If you type Botero on Google, it goes J Balvin talking about colors. J Balvin the singer. The one with SpongeBob. He partner of any Latin Grammy. The Tik Tok soundtrack. What does he do reggaeton prince talking about king of volume? At first, the association seems bizarre, although within minutes of his art criticism in spanglish both artists from Medellín are getting closer and closer. They are both famous, they like the bombastic and easily move the masses to the dance floor and the museum. There is no fold in its literalness. Not half a suspicion of a double meaning to avail. Nothing. What we see is what it is. A demodé realism and a hit that invites you to look for an umbrella. A double popular alliance. This is the perreo drunkard that is now danced in Madrid from the oldest retrospective of Fernando Botero at CentroCentro. Jokes about the post-confinement bodies are already heard at the door. Criticisms about the reason for a commission exhibition organized by Arthemisia, the Italian company specializing in popular entertainment products, grow in somewhat more internal jurisdictions.
The truth is that realism sells to talk about the “state of things.” He did so in 1960, when the fixation on the reality of the modern world, in tune with the North American neo-datas postulates, inspired the first manifesto of the new realism that Pierre Restany published in Milan and that instantly settled in Paris. He did it while Antonio Lopez started The Campo del Moro, taking the first steps to stand next to the famous landscapers. Just when Isabel Baquedano was making her way into the orbit of realistic figuration. The objective was clear: in the face of the sclerosis of the dominant tendencies, the new realisms considered the world as a great painting, as a fundamental work endowed with universal meanings. Like a philosopher’s stone. The sociological reality was pure air in that painting reduced to the visual fact and its literal character, in a search to give a new meaning to contemporary nature. An appropriation of the real that is once again the law of our present, especially among younger artists.
Jordan casteel (1989) is an example. When she came to campus as a student, her mother took her into the dining room, not to eat, but to greet the kitchen staff, the people who would really take care of her. Ten years after graduating, she still calls Betty, a baker, who stars in one of her paintings. That particular alchemy, the one that begins with a nervous greeting and transforms strangers into a family, is the core of her work. At 31 years old, she has been celebrated for her great portraits of friends and neighbors, always black and often immigrants, now hanging from the New Museum. It is his first institutional exhibition, although his works are already circulating around the Vogue of this month and by the High Line in New York in his first commission of public art, Fallou, already bought by rapper Swizz Beatz.
Casteel brings to painting a new perspective on contemporary life in New York that would otherwise be difficult to find in museums. A day laborer, a cashier, a cleaner, a janitor. The same x-ray is also performed by the Mexican Aliza nisenbaum (1977) and the Nigerian Njideka Akunyili Crosby (1983) with a painting turned into political militancy. They are artists who respond to an empathic and alternative realism to speak of their own and that of others under a gaze that does not hesitate to honor their neighbor: without distances, without complexes, without clichés. The use hipster of realistic painting. In times of liquid identities, figuration redraws a new aesthetic framework to speak of everyday mythologies from a physical body dominated by internal concerns. That is the new still life: an introspective painting, tender and bucolic at the same time, that the artists project under a mental construction of the antiheroic and vulnerable reality. He alter ego of Shona mcandrew (1990) sitting on the couch staring at nothing. Dea Gómez (1989) and Diego Omil (1988), who form The Bravú, craning his neck behind a selfie stick. Gala Knörr (1984), among memes, deep fakes and emojis. OR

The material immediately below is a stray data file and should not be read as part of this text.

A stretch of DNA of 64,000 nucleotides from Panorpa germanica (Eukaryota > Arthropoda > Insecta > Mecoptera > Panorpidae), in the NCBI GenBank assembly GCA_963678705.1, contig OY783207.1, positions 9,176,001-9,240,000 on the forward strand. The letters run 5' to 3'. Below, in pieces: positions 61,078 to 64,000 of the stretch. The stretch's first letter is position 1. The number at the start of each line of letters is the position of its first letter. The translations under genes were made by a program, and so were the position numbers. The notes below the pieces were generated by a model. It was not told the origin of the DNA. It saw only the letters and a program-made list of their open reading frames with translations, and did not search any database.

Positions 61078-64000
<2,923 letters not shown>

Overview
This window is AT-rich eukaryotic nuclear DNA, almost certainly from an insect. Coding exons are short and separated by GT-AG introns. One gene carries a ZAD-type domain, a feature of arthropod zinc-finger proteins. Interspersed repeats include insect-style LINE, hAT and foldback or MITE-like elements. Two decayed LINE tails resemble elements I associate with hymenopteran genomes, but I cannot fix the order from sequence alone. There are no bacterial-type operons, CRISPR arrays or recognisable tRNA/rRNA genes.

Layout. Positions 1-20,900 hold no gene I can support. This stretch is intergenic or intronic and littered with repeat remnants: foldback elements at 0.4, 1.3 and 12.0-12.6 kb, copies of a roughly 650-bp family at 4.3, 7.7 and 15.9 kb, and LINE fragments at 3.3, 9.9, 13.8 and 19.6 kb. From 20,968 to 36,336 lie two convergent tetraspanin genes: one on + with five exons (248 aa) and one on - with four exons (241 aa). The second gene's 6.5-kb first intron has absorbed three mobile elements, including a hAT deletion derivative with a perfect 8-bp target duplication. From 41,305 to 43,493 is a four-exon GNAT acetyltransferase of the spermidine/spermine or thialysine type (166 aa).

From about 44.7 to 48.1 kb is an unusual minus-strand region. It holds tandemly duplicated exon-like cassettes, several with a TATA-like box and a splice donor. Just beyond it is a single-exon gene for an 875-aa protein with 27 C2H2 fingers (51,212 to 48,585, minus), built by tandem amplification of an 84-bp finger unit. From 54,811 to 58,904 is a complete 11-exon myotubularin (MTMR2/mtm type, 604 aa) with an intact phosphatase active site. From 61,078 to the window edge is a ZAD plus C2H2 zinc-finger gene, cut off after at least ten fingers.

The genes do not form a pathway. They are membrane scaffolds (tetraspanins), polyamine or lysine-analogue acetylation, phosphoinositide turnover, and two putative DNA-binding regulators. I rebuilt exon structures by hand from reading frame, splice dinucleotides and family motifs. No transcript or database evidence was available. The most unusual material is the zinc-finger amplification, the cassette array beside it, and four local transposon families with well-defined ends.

the portraits of Amy Sherald (1973), which this month have reached another cover, that of Vanity fair, from which it pays tribute to Breonna Taylor.
There is also a magical realism well installed in the galleries and the market, the grandson of Gustav Klimt, which gives a more prosaic and poetic dimension to everyday life. María Berrío (1982) synthesizes it like few others with its atmosphere of a confused, chaotic and lost everyday world, that in a few days he will install in the Victoria Miró gallery in London. There is also a surrealistic realism, through which the figuration of Yann Leto (1979), Jessie makinson (1985), Hulda Guzman (1984) or Nathan Cash Davidson (1988), who in addition to being an artist is a rapper. And then there is pop realism: much more eclectic, narrative, hooked. The entire universe of Tala Madani (1981). The asses of Celia Hempton (1981) and those of Pere Llobera (1970), painters who do not avoid the strangest and most disturbing side of existence. She now exhibits at the Southard Reid Gallery in London. He, in the Madrid F2. A painting with stain and accumulation, with plot and questions, sister of Luc Tuymans’ eye and his reinvention of history, and of Maria Lassnig’s animal exploration. Intensity in the gaze, the experience seeing the mold of things and not the thing itself, that which defines what is art and what is not. That dilemma.
Jordan Casteel: Within Reach. New Museum. New York. Until March 1, 2021.
María Berrío: Flowered Songs and Broken Currents. Victoria Miró. London. From October 6 to November 27.
Celia hempton. Southard Reid Gallery. London. Until October 24.
Pere Llobera. A smaller perfection. F2. Madrid. Until October 31st.